I grew up believing I was of German-Irish heritage. So St. Patrick’s Day and the history of Irish immigration to the United States was always fun for me to follow. I took pride in genetically and historically belonging to a people with such a proud history and such a tradition of closeness. In the United States few ethnic backgrounds for a Caucasian person clasp such togetherness, such ethnic pride.
Problem is…none of it’s true.
My German background is undeniable because of my name. The first Schuett coming to the United States in my lineage was my Great-Grandfather Carl H. Schuett.
As best I can determine he entered the U.S. in Michigan via Canada in 1871 at age 15.
I believed I had Irish blood because my father told me so. He too always enjoyed playing the Irish heritage card on St. Patty’s Day. He believed in his Irish heritage because of his mother’s maiden name, Mathis. The pride in that name and it’s background evident by the fact that my Nana (Grandma) and her husband
Shelby Schuett named their first-born, my Dad, Jerome Mathis Schuett. My Dad’s brother’s, my Uncle’s, middle name also came from the Mathis side of the family. He was named for my Great-Grandfather. Lee was his middle name. His Confederate father showing his Southern roots by giving his son a middle name in honor of Robert E. Lee. Outside of our family Mathis is a traditional Irish name, so I can understand my family’s belief in an Irish heritage that didn’t really exist.
About 4-5 years ago I began a life long interest of assembling my family tree through ancestry.com. The website is fantastic. I spent night after night staying up late…really late in the early going…scouring the birth, marriage, death and census records assemble on ancestry.com. When I started concentrating my efforts on finding the parentage of my Nana and all that came before her I was left both delighted and disappointed at the same time.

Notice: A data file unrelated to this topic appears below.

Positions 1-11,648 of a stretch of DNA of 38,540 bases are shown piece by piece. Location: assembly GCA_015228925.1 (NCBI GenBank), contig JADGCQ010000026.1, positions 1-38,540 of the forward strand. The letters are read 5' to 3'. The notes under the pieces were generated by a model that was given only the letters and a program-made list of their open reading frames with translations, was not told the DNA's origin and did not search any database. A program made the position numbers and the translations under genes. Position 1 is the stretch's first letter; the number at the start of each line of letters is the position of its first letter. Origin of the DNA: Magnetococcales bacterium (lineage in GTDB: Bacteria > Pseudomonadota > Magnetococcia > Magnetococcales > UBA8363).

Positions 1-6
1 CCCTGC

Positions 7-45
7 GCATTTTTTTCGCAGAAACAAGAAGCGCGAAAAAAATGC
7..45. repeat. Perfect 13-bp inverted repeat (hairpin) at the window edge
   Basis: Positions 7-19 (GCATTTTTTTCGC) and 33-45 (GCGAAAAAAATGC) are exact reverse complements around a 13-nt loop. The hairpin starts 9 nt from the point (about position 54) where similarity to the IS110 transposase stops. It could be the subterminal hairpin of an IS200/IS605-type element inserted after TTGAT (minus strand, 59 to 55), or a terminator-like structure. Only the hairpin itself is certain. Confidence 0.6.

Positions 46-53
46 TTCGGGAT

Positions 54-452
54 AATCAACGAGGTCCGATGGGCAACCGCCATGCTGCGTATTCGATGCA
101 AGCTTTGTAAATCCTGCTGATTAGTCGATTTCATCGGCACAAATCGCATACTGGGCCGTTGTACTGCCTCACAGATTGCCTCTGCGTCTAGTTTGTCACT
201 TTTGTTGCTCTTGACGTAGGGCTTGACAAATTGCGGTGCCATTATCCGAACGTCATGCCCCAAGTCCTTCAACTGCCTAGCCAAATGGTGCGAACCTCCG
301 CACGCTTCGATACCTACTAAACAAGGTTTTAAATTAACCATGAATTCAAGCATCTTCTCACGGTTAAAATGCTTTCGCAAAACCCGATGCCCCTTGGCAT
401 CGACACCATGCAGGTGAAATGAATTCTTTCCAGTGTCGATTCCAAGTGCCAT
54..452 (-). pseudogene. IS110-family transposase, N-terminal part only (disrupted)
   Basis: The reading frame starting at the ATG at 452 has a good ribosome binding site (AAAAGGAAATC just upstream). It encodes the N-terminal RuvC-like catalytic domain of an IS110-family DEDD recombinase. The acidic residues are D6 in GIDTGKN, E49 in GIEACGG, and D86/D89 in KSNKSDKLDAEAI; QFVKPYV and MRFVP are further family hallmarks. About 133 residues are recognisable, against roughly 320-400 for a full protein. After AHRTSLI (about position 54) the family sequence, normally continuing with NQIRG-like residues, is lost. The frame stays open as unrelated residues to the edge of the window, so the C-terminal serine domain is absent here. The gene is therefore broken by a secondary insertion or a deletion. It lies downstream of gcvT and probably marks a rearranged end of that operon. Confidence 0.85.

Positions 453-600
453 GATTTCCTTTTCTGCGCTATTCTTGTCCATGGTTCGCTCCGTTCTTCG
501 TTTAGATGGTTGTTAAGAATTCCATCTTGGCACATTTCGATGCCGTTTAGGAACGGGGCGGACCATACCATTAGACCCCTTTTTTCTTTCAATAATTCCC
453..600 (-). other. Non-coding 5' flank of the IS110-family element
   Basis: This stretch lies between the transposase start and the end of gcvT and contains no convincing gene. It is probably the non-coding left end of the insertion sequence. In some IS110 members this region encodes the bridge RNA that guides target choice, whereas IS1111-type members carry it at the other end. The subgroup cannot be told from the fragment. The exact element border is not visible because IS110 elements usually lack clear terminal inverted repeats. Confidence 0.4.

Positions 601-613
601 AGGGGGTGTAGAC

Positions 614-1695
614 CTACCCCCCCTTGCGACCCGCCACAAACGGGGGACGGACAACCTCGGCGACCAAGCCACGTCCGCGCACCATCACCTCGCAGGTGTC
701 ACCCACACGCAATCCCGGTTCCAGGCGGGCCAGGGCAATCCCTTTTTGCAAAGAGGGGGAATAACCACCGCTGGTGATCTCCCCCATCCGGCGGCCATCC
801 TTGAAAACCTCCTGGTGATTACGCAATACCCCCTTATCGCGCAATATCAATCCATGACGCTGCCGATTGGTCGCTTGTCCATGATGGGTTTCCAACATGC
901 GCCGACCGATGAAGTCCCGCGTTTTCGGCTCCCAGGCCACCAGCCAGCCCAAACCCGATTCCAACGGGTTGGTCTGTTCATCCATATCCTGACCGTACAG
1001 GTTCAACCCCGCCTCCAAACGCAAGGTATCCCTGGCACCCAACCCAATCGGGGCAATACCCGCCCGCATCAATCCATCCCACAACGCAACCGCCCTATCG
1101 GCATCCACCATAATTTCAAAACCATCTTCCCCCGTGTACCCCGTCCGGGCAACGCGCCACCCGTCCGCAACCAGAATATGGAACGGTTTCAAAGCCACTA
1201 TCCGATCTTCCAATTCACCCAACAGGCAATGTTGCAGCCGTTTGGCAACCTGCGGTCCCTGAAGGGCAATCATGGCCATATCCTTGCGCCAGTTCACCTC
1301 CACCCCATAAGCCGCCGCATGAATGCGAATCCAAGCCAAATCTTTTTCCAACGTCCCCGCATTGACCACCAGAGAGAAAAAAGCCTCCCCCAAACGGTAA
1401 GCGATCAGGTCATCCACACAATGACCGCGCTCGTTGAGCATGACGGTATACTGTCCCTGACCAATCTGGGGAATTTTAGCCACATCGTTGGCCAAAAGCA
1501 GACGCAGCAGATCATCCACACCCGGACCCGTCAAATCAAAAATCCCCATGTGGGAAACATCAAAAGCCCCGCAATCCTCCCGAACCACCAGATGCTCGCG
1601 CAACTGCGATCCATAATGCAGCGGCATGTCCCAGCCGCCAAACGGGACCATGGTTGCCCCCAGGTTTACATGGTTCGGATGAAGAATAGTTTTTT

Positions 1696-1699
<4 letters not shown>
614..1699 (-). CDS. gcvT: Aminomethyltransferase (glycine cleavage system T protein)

My journey began by trying to find that long rumored Confederate soldier I’d heard about in my youth. To find him I needed to find the birth place and parents of my Great-Grandfather William Lee Mathis.
Fortunately I got a break when searching the 1880 Census. No other William Lee Mathis existed in census data at that time with anything close to the correct age other than my William Lee Mathis. The records listed him as a 2-year-old born in and living in Lee County, Texaswith his father Augustus C. Mathis and mother Elizabeth.
The 1880 census data provided other important information that helped in my efforts to get back to Ireland. It showed the birthdate and location from where A.C. Mathis came; 1842 in Mississippi.
After considerable time and research and travelling down dead-end roads I was finally able to locate my Great-great-great-Grandfather, A.C.’s dad, in the 1850 census. A.C. was in Pontoloc, Mississippi living with his farmer father John Louis Mathis, mother Luranah and seven siblings. The records also showed that John was born in Georgia and Luranah was born in South Carolina. So I was no closer to the land of Green.
Over a two-year period of nearly daily research I was able to trace the Mathis family tree from Bellingham, WAto Texas, Mississippi, Georgia, then pre-Revolutionary North Carolina, Virginia, and finally I found an ancestor who came from the Motherland…England. John Mathis died in Virginia in 1622 but was born in England, and his parents and Grandparents came from Wales. And as a side note his name wasn’t Mathis at birth. It was Mathews. NO IRELAND!? My Dad died in 2001 and never knew this information.
My research back on the various branches of the Mathis family tree never took me back to Ireland. Almost all the non-American lineage on that side of my family dates back to pre-1800s and comes from England, Scotland, Prussia, and France. The Schuett side was purely German. On both my Great-grandfather and Great-Grandmothers side of the family I was only able to research it back to Germany in the mid-1800’s. While not as dramatic or emotional my sense was like that of a child learning that they’d been adopted and all that they thought was true about their history, wasn’t.
I was delighted to learn that my family history in the United States on both my Dad and my Mother’s side of the family pre-dated the existence of the United States. Though I admit being disappointed in not finding Irish heritage.
So for Saint Patty’s Day now and forever more I’ll just have to adopt a temporary and fictitious name, like everyone else not Irish, Michael O’ Schuett…or should it be McSchuett?
Thanks for visiting. Comments are welcome.